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At times it was just sheer madness trying to cross a busy street when there were no traffic lights or pedestrian overpasses. Jakarta is certainly not everywhere a pedestrian-friendly city. ©Paliparan
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Waiting for my train at Juanda station. ©Paliparan
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A commuter train is arriving at the station. ©Paliparan
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Inside the train. ©Paliparan

Kota station

I stayed on the train until the final stop: Jakarta Kota station. Built in 1929 by the Dutch, it used to be the historic terminus of the Indonesian railway network. Nowadays it is however only used by local services.

Kota station is still a busy place though given its proximity to the old town.

jakarta kota
Jakarta Kota station. ©Paliparan

Old town

From Kota, I walked to the old town through some underpasses and on some small or non-existing pavements right between the busy traffic.

It reminded me a bit of the Philippine capital of Manila, another chaotic Asian megacity infamous for its gridlocked traffic and limited public transport system.

Just like the Philippines, also in Indonesia the most beautiful parts of the country can be found out of the cities on one of the many islands of the archipelago, and probably not in the capital.

When taking a picture of the national bank I was halted by a security guard. I expected him to be angry at me for making a picture, but it turned out the guy was actually wanting to welcome me to Indonesia and just wanted to have a short talk.

After many previous travels to countries in the former Soviet Union where you are often chastised for making pictures of government buildings, I was happily surprised.

If one thing would stand out during this trip it would be the kindness and welcoming nature of the Indonesian people – which in my opinion was even better than the already high standards found elsewhere in Asia.

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Museum Mandiri, located just across the street from Kota station. ©Paliparan
jakarta underpass
To get to the other side of the street in this busy part of Jakarta, you have to find your way through a giant underpass system. ©Paliparan
jakarta street
The chaotic streets of Jakarta. ©Paliparan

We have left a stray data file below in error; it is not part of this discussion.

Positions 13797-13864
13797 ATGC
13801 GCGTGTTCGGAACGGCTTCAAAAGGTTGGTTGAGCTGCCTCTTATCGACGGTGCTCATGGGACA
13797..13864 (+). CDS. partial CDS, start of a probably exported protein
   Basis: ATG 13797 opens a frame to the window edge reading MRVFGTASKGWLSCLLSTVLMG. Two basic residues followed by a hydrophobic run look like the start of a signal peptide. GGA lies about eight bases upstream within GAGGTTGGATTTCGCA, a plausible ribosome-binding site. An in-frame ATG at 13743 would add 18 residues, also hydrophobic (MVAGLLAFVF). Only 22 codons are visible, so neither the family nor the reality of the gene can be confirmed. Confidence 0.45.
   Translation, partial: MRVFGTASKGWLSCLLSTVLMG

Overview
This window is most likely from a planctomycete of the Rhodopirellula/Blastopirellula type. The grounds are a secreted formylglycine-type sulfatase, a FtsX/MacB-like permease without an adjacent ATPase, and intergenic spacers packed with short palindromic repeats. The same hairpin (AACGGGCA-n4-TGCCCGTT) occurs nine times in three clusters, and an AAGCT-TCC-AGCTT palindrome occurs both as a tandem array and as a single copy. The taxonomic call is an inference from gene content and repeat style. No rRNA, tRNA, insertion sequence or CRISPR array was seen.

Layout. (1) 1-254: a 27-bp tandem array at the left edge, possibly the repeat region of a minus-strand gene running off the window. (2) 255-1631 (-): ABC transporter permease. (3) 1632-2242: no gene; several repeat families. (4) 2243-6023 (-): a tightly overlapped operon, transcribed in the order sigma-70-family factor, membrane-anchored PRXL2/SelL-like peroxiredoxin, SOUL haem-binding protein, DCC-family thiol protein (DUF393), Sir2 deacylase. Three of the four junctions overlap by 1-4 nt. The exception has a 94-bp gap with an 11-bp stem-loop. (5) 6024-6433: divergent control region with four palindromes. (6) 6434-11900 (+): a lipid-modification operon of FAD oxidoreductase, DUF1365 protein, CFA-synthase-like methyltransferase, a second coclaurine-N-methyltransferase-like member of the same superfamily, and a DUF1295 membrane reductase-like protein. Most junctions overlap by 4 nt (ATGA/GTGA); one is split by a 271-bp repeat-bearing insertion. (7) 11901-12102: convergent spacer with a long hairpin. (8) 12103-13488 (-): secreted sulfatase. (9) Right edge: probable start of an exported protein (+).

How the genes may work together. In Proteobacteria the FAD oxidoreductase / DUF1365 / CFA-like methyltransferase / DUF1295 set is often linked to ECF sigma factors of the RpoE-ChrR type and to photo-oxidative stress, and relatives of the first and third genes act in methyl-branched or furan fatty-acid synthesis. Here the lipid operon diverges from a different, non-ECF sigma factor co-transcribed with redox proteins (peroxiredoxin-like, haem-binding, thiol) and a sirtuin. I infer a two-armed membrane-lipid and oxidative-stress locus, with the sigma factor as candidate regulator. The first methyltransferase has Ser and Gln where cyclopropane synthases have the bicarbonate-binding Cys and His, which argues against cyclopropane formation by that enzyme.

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The National Bank of Indonesia. ©Paliparan
jakarta street scene
Jakarta street scene. ©Paliparan

Dutch colonial architecture

The old town of Jakarta is rather small, but is fully pedestrianised. On this weekend day it was immensely crowded with thousands of locals going for a walk.

The heart of Jakarta’s old town is Fatahillah Square (Taman Fatahillah), which used to be the focal point of colonial Batavia.

The beautiful building with its white exterior and red-tiled roof used to be the administrative headquarter of the Dutch East India Company (VOC) and was later used as the city hall of Batavia. Nowadays the building houses a history museum.

It was quite funny to see locals renting old bicycles for five or ten minutes just to drive in small circles on the square and to make some pictures.

A group of schoolchildren even approached me and started asking questions in English! They wanted to know what I was doing here and what I thought of their country and were insisting on some pictures together as well.

When a second and third group came to me asking the exact same set of questions I suddenly realised they were out on an assignment for their English class and had the task of talking to foreign tourists!

taman fatahillah
Taman Fatahillah, Jakarta. ©Paliparan
city hall voc jakarta indonesia
Fatahillah Square used to be the old colonial hear of Jakarta. This is the old headquarter of the VOC (Dutch East Indies Company), which was later used as the Batavia City Hall. ©Paliparan
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The old town square was popular with local youngsters renting bikes just to drive around in circles. ©Paliparan
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Colonial Dutch architecture around Fatahillah Square. ©Paliparan

Lunch

After helping out six or seven groups of local schoolkids with their assignment, it was time to head for lunch. In the old town, there is no better spot than Café Batavia – a Jakarta institute.

This colonial Dutch grand café is a lovely historical spot for a drink or a meal. Although it was tempting to order some typical Dutch pub food (like a portion of ‘bitterballen’) from the menu, I settled for a yummy satay platter in the end which went down well with a beer or two.

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Café Batavia. ©Paliparan
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Historic photos and posters on the walls of Café Batavia. ©Paliparan